17th August 2017 at 6:00am
Millions of us are affected by financial scams every year and, as they become more and more sophisticated, it pays to know what to look out for.
Last year there were over 3.5m cases of fraud and 2m computer misuse offences, according to an official survey.
While online fraud is relatively common, scams can just as easily happen over the phone, by email, text, or face-to-face with fraudsters calling on people at home.
But don’t fret, we can help you spot the scammers and keep your savings safe.
What kind of scams are there?
Different kinds of fraud include phishing (an attempt to find out information such as usernames, passwords, and credit card details), boiler rooms (where often non-existent shares are sold by high-pressure salespeople over the phone), identity theft, insurance and pension fraud.
Anything which looks or sounds too good to be true usually is, including those so-called unmissable ‘opportunities’ to invest money in land, property or wine.
Want to find out more about fine wine scams? Read our blog Investment fraud: Fine wine could be a vintage scam.
It can be tricky to stay savvy around the types of tricks criminals will use to catch you out. So, if you want to keep up-to-date on the most common scams out there and stay one step ahead of the fraudsters, take a look at Action Fraud’s news page.
Ways to make yourself scam proof
What can you do to keep as safe from scams as possible from scams? Sticking to a few golden rules helps:
- Keep your passwords and personal details private. Don’t share them with anyone, whether that’s online, over the phone or face-to-face.
- Shred or destroy any receipts with your bank details on them and any mail with your name and address on it
- Check your email accounts regularly, as hackers can target your accounts. Make sure your sent messages really are from you, and that all folders are ones you’ve created
- Don’t rely on a company’s marketing hype – be wary and do your own homework. Have you checked direct with industry body the Financial Conduct Authority (FCA) to see if the company involved is legitimate and regulated? Is it on its banned list?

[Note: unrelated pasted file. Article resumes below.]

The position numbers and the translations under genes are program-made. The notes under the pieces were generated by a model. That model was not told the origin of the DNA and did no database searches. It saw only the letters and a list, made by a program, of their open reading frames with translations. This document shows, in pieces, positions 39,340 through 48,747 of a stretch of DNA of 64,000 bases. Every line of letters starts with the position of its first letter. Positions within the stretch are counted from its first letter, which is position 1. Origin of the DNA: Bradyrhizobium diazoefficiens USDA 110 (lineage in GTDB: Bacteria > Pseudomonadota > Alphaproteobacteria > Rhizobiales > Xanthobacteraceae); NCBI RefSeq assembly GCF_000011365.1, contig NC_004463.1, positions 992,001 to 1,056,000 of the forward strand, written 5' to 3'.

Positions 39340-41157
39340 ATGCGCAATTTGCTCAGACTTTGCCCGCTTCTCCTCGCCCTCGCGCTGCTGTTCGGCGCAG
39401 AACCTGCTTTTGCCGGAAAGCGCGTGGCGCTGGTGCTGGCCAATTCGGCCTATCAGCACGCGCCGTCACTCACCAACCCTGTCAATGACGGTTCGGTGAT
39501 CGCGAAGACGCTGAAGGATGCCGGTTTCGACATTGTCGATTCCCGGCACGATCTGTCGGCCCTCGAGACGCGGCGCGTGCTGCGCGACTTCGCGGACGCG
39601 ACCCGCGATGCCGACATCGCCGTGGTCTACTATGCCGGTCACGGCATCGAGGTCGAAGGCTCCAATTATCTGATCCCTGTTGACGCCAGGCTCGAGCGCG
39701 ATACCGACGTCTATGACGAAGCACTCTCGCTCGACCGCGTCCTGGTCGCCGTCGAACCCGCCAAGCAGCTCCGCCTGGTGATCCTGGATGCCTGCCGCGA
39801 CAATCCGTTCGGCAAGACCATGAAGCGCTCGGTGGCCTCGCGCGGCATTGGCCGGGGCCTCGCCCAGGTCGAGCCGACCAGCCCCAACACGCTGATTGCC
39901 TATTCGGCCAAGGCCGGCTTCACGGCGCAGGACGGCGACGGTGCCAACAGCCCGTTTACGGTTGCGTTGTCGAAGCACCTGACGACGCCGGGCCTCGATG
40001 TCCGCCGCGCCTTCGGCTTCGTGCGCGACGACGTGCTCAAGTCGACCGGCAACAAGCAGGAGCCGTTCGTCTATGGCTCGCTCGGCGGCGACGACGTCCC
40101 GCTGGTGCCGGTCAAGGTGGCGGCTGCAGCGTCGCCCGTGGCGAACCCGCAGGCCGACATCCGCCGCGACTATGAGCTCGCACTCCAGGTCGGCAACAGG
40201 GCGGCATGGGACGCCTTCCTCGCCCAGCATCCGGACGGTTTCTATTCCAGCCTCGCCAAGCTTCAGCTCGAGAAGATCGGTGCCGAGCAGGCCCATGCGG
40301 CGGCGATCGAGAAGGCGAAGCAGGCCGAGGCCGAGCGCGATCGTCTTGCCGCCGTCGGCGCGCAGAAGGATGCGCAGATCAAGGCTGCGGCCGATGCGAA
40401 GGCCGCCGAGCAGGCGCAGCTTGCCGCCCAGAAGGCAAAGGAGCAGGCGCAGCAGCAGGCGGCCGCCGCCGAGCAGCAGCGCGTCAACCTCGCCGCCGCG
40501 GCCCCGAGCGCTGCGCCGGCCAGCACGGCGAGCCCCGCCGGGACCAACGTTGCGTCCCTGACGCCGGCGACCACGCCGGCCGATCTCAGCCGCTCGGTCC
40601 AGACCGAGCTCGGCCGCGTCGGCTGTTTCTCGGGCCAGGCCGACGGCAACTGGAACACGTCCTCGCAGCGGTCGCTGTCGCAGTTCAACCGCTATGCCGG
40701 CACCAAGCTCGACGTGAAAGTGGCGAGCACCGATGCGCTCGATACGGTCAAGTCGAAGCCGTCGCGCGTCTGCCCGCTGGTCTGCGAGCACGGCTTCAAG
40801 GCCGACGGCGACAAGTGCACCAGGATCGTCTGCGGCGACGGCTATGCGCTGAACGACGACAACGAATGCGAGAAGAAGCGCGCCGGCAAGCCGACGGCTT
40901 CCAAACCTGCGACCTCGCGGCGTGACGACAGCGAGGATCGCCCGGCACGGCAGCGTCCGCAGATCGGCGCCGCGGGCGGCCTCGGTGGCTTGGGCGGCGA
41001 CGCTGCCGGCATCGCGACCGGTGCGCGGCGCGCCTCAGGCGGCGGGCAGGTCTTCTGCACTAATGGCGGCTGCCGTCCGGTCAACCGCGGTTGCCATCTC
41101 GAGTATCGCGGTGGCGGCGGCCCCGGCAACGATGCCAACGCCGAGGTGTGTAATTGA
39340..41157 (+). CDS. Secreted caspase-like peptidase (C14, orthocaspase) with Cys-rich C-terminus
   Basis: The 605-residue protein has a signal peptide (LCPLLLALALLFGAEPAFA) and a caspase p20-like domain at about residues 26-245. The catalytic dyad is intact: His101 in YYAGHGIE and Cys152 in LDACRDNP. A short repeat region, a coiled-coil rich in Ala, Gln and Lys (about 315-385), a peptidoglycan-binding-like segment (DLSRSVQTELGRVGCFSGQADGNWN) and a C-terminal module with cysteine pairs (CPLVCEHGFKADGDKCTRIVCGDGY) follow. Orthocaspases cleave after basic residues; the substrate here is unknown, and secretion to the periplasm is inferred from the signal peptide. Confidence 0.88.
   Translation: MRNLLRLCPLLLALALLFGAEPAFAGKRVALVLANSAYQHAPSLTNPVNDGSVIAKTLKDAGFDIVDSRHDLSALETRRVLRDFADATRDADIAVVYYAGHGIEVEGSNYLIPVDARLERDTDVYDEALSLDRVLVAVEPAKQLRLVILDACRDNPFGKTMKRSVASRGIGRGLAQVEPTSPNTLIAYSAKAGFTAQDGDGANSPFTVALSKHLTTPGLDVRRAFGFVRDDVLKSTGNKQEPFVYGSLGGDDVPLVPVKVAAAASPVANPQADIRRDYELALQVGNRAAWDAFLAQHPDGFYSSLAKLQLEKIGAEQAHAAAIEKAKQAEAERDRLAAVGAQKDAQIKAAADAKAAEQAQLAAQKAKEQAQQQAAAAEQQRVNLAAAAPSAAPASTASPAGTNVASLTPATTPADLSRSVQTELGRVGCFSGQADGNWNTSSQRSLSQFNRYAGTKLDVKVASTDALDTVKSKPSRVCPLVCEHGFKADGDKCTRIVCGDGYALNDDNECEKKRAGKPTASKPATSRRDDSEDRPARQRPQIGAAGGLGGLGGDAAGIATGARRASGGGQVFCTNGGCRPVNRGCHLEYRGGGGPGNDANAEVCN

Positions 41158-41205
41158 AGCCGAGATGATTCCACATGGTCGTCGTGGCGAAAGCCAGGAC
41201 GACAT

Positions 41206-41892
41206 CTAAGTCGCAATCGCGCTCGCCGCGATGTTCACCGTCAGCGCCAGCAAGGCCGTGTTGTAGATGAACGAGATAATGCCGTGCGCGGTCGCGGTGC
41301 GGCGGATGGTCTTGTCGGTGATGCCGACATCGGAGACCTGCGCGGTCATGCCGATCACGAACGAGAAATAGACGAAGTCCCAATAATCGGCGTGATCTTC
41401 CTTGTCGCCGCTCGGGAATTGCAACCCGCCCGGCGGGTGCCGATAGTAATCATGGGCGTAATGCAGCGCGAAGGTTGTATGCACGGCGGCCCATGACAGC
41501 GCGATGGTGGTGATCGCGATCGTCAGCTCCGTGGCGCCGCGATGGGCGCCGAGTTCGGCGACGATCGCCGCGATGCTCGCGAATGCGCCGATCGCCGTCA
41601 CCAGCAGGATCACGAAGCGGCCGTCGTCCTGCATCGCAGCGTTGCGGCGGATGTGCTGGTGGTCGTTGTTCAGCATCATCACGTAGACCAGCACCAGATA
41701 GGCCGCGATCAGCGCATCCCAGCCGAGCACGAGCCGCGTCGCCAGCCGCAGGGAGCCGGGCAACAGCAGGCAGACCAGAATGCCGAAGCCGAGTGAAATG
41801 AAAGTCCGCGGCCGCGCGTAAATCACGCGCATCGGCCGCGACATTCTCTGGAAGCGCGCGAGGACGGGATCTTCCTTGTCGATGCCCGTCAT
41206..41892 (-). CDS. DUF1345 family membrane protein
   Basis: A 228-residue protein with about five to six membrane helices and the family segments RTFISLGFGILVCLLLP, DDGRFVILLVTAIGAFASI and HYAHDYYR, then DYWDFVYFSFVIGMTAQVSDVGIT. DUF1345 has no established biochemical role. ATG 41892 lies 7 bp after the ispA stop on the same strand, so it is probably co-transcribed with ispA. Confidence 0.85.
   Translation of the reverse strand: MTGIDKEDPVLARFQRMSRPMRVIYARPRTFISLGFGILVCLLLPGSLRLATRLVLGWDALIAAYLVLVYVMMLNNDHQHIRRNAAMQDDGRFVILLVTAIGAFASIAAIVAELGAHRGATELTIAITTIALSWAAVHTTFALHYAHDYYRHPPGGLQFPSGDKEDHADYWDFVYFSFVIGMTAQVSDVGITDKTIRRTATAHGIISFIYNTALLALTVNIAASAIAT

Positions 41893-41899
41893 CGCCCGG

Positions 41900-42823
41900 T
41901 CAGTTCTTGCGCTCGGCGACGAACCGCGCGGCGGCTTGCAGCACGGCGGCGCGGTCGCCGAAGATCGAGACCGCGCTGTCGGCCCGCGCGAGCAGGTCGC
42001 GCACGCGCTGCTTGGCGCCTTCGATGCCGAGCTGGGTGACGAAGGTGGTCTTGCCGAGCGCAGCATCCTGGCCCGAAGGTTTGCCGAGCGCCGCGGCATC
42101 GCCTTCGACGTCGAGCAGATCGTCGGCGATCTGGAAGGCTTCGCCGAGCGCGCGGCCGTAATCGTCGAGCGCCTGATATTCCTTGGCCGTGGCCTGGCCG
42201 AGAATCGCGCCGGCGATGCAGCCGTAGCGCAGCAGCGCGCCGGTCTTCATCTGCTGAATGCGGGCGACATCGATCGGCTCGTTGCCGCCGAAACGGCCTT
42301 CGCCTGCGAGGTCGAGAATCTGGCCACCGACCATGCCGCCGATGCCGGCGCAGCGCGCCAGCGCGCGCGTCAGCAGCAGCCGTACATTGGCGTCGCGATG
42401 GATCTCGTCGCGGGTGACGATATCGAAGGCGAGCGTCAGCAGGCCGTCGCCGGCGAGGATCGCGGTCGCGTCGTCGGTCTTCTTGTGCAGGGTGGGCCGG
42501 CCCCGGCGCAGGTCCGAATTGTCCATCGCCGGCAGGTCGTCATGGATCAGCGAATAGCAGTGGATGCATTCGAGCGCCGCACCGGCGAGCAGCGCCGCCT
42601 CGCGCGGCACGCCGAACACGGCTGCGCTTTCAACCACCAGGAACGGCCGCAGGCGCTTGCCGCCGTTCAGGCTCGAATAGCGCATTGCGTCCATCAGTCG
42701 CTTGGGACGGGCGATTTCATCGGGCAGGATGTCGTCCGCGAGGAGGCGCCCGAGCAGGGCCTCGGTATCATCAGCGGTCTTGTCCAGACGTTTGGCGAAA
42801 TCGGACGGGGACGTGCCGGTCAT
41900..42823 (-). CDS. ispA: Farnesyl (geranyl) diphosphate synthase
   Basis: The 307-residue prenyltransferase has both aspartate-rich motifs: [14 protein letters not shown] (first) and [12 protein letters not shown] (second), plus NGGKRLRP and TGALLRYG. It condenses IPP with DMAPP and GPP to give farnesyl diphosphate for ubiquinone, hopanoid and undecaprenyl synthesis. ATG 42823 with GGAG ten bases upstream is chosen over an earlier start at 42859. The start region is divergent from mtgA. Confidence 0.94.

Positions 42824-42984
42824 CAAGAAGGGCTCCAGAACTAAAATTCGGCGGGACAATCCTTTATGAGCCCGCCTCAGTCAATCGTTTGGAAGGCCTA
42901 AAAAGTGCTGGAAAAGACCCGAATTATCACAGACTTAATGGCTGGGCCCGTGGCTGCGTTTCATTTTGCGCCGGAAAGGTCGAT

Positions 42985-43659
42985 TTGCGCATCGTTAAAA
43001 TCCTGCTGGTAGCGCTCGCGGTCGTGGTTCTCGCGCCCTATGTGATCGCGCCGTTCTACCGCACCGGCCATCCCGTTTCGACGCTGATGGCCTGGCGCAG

- And if you’re being asked to consider investing a large sum of money, have you run it by a financial adviser if you have one?
- Last but not least, don’t allow yourself to be pressured if you are being asked to make a decision quickly. It’s likely to be a sales tactic.
Take a look at Action Fraud’s guide Protect yourself from fraud and cyber crime for some more information and extra tips on how to stay safe.
5 steps to take if you’re caught by scammers
If you think you may have fallen prey to a scam, there are a few things you can do to take back control:
- Stop sending any money to the company or person you suspect, cancel any payments, and contact your bank quickly to let them know if you’ve shared your bank or password details.
- Report the scam. Get in touch with Action Fraud on 0300 123 2040, or online.
- If you feel harassed in any way, don’t try to manage it on your own. Tell someone you trust and consider going to the police. Citizens Advice can help too.
- If it’s about a pension scam, contact your provider as soon as you can and let them know.
- Beware of clever follow-up scams. If you’ve been scammed you may be targeted by a different fraudster who claims they can help you get your money back. The scammers are likely to be part of the same organisation and will be very plausible. Don’t hand over any more money or you stand to lose more.
How to report fraud to Standard Life
If you get any emails supposedly from Standard Life which you are suspicious about, please get in touch. Forward the message to email@example.com
Get in touch with us if you’re contacted by someone who you suspect may be a fraudster and is trying to target a Standard Life Product you hold.
We’re here to help, and will do all we can to help you keep your funds safe.
Remember, if it sounds too good to be true, it probably is.
The links provided in this blog are for general information purposes only. Standard Life accepts no responsibility for information contained in the sites or for the sites not being available at all times.
The information here is based on our understanding in August 2017. The information in this blog or any response to comments should not be regarded as financial advice.